Why Use Malted Barley Grains?

It's the enzymes baby!

The enzymes below are found in Malted Barley Grains. They break down the nutrients that your plants need and make them able to be absorbed. One word? Bioavailability.

Amylase, an enzyme found chiefly in saliva and pancreatic fluid, that converts starch and glycogen into simple sugars.

Arylsulfatase, (or cerebroside-sulfatase) is an enzyme that breaks down sulfatides, namely cerebroside 3-sulfate into cerebroside and sulfate. 

β-glucosidase, is an enzyme that catalyzes the hydrolysis of the glyosidic bonds to terminal non-reducing residues in beta-D-glucosides and oligosaccharides, with release of glucose.

Glucose is a simple sugar with the molecular formula C6H12O6. Glucose is the most abundant monosaccharide, a subcategory of carbohydrates. Glucose is mainly made by plants and most algae during photosynthesis from water and carbon dioxide, using energy from sunlight.

Cellulase, is a class of enzymes produced by the fungi bacteria and protozoans that generate cellulolysis. This process is actually the hydrolysis of cellulose.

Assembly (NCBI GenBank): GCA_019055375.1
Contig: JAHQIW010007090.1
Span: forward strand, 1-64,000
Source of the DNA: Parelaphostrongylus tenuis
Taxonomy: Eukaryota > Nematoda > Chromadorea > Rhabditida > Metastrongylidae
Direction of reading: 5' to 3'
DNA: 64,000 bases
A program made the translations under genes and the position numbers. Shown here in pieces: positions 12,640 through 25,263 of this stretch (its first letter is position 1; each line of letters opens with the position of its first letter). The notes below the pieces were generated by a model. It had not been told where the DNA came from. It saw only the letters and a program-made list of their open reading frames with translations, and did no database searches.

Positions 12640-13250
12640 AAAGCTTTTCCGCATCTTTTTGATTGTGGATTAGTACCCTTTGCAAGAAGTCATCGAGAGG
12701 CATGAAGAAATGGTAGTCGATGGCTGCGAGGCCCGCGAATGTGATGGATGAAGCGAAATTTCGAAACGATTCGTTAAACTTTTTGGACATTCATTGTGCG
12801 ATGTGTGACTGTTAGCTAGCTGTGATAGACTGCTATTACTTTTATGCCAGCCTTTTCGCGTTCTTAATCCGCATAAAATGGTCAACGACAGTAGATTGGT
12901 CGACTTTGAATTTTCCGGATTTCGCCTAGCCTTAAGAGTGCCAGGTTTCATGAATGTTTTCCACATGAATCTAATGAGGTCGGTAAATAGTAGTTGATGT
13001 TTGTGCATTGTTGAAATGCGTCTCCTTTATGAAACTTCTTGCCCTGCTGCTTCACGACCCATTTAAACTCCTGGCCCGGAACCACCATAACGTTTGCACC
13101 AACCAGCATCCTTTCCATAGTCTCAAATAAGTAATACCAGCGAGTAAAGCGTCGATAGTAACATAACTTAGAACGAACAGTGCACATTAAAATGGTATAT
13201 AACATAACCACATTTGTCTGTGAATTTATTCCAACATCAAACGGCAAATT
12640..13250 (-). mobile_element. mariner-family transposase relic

Chitinase, As chitin is a component of the cell walls of fungi and exoskeletal elements of some animals (including worms and arthropods), chitinases are generally found in organisms that either need to reshape their own chitin or dissolve and digest the chitin of fungi or animals.

Dehydrogenase, an enzyme that catalyzes the removal of hydrogen atoms from a particular molecule, particularly in the electron transport chain reactions of cell respiration in conjunction with the coenzymes NAD and FAD.

Phosphatase, an enzyme that catalyzes the hydrolysis of organic phosphates in a specified (acid or alkaline) environment.

Protease, is an enzyme that catalyzes proteolysis, the breakdown of proteins into smaller polypeptides or single amino acids. They do this by cleaving the peptide bonds within proteins by hydrolysis, a reaction where water breaks bonds.

Urease, a naturally occurring enzyme that hydrolyzes urea into ammonium carbonate